Pieces of the Past
Artifacts, Documents, and Primary Sources
from Letchworth Park History

Gleanings from the Annual Report

of the ASHP Society for 1907

The reports of the American Scenic and Historic Preservation Society were intended to inform society members and the public of their activities of a given year. The reports are always submitted to the Legislature. This particular year includes their proud announcement that one of their committees will be responsible for the care and development of Letchworth State Park. The report recounts the efforts of members of the Society who have been in touch with William Pryor Letchworth to discuss and further his efforts to protect his Glen Iris estate from the unknown when he was no longer alive to do so himself. He was impressed by the Society’s work at Niagara Falls and Watkins Glen and this led him to meet with Society members. One of the prime movers in the effort to make the estate a public Park was Charles M Dow of Jamestown New York.

The section of the report that deals with Letchworth Park consists of Appendices that cover 110 pages, and begins with the description of Mr Letchworth as written by the Secretary of the Society, Mr Edward Hagaman Hall. The tribute by Mr Hall is the first item on our website and is an eloquent description of Mr Letchworth’s character.

Mr Hall goes on to recount the Letchworth genealogy back to about 1066 and the Saxon reign over England; concluding with a description of Mr Letchworth’s youth, development in the business world, and the cultural facets of life in the Buffalo area. He also tells of the many works of Mr Letchworth on behalf of the unfortunate of society.

The balance of the report then goes into detail describing the grounds, the farms, the geology is also presented in great detail that describes the formation of the gorge over the eons. The connection of the property to the Native American involvement and that of Mary Jemison is also described so the work done by Mr Letchworth on the Council Grounds is alluded to in fact. The last part of the report is a complete presentation of the “Last Indian Council of the Genesee” as written by David Gray.

We would also like to present some other bits of information gleaned from the report such as a portion is devoted to pointing out the similarity between Mr Letchworth and Mr Andrew H Green. Mr Green was a founder of the Society and he and his family donated the land for Central Park in New York City. Both men are credited with unusual civic pride and responsibility.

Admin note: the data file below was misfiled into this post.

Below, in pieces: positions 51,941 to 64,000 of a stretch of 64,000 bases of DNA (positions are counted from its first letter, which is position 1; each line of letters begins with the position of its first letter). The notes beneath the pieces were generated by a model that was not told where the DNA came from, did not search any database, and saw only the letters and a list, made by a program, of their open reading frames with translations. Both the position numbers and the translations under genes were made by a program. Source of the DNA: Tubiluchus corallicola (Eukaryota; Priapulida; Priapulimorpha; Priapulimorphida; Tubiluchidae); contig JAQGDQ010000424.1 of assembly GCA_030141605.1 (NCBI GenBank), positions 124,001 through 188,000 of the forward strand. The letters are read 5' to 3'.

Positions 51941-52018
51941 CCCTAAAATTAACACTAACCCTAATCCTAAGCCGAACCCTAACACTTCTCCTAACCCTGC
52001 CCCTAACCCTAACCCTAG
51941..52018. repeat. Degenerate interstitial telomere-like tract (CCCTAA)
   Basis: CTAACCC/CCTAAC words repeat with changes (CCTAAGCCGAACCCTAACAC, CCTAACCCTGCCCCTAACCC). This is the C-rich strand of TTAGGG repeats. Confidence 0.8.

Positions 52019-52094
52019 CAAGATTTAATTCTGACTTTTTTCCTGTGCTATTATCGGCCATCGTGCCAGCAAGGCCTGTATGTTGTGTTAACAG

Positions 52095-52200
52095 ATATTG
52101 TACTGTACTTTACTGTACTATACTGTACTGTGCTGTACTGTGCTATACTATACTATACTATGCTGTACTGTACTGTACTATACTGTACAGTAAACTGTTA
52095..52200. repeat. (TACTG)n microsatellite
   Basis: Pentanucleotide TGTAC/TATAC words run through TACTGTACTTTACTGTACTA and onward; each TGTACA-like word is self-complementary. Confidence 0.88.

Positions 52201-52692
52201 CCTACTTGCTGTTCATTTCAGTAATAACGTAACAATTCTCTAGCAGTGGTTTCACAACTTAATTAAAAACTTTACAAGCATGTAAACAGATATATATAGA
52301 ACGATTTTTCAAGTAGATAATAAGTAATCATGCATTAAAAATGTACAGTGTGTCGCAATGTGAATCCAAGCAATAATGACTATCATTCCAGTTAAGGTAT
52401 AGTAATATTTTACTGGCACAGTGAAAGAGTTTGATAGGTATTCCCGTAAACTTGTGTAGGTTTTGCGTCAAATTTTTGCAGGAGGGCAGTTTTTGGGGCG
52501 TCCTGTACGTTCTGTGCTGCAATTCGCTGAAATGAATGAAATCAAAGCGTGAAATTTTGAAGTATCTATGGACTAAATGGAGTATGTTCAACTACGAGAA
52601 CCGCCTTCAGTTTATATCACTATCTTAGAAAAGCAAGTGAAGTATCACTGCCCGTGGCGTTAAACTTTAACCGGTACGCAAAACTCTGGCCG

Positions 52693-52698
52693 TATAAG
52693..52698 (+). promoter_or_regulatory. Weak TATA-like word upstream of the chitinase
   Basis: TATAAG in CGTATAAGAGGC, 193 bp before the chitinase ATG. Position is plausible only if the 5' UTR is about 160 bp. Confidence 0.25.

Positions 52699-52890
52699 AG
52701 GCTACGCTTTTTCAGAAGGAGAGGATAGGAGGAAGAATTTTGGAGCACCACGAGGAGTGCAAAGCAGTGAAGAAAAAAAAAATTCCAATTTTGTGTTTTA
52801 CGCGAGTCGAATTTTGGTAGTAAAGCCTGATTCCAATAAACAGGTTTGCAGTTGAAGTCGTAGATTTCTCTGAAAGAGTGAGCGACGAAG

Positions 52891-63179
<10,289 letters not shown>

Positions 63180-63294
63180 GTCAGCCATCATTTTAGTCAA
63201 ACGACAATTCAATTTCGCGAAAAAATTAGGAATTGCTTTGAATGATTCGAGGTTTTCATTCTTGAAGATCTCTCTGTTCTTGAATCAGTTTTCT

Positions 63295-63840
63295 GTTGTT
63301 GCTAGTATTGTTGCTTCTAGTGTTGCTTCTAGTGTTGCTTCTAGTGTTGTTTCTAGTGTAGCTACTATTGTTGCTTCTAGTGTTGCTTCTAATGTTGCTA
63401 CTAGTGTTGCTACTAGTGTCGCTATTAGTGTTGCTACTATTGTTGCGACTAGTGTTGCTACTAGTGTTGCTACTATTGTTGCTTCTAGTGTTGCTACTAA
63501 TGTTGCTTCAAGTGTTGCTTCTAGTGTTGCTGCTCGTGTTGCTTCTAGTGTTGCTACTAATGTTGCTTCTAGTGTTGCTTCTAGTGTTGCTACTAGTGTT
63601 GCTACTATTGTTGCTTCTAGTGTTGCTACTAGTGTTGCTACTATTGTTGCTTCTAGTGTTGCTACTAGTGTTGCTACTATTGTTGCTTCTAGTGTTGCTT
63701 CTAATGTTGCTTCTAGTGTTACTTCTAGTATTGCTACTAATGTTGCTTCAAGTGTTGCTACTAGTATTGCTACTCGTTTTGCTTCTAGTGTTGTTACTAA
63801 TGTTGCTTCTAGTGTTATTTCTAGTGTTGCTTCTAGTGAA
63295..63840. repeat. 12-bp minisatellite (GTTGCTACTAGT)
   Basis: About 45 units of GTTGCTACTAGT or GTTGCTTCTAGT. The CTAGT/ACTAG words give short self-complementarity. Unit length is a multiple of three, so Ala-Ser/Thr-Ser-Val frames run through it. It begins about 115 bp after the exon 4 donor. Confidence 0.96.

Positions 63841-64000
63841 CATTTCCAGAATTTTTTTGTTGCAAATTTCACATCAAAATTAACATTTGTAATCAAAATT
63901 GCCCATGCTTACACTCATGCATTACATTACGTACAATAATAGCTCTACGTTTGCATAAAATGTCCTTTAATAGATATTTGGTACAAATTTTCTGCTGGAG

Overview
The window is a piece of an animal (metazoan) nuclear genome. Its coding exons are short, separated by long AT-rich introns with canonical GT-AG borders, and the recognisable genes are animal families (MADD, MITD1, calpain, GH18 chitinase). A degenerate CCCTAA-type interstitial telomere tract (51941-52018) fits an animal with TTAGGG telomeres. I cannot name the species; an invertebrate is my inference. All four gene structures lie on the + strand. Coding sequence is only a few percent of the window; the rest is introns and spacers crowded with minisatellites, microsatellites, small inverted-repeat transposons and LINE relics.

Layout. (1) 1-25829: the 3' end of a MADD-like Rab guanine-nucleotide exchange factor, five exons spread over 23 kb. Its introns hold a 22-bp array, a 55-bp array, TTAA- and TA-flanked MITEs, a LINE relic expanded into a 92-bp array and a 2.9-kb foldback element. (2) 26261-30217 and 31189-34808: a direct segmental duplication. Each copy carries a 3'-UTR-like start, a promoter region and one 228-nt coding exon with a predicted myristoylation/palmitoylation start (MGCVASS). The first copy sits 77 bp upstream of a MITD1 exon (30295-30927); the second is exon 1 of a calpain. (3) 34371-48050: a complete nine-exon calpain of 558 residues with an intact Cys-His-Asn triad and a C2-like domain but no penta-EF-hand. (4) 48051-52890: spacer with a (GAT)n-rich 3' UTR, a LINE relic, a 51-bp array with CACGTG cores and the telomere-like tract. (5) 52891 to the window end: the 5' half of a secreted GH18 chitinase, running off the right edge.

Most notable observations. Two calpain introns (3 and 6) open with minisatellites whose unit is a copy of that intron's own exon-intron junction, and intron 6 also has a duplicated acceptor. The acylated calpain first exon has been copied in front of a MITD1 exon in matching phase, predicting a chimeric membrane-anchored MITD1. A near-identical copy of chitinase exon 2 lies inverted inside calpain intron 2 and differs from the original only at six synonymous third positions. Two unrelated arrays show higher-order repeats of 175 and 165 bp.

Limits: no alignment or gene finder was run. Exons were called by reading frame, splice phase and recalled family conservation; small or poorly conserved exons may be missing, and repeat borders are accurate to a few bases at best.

George W. Rafter, Engineer of Rochesterer was an employee of the State when he surveyed, at State expense, for the dam at Portageville. His plan was embodied in the Report of the New York State Engineer and Surveyor of 1896 and has caused a lot of heartache for Mr Letchworth and society members. It is interesting to note that he was one of the persons who incorporated the Genesee River company that worked to create the dam that was opposed by Mr Letchworth and the Society.

The height of the various water falls are often noted in the literature and brochures of the park as Upper Fall is 71 feet, Middle Fall is 107 feet. A footnote in this 1907 report finally ends speculation about the source. Those heights are from “U S Topographic map” The survey was done by Prof James Hall in 1843 so you see the numbers have lasted

This report recalls that Mr S B Ruggles of New York City, aware of the plan to construct the Genesee Valley Canal on the edge of the gorge, observed that “a magnificent piece of scenery was to be spoiled by a magnificent piece of engineering”. Ruggles summoned Thomas Cole and that was the motivation for the famous Cole painting of the gorge done in 1841. No other facts about Ruggles are presented except that he was the founder of Gramercy Park.

A feature described that is new to me is “a delicious perpetual spring called the Shongo Spring” The location is given as 200 feet up the left (west) bank opposite Table Rock. James Shongo is called the Indian doctor and is grandson of Mary Jemison. Shongo was a key figure in the restoration of the Council House by Mr Letchworth.

We could settle an old argument about the geologic feature known by either Cathedral Rock or Sugar Loaf. A footnote on the page that describes the rock and Table Rock tells us that Mr Letchworth preferred Cathedral Rock.

We were happy to obtain access to the Society reports by way of the many cooperating Library systems in New York and hope to add additional facts from other reports in the future.


Tom Breslin


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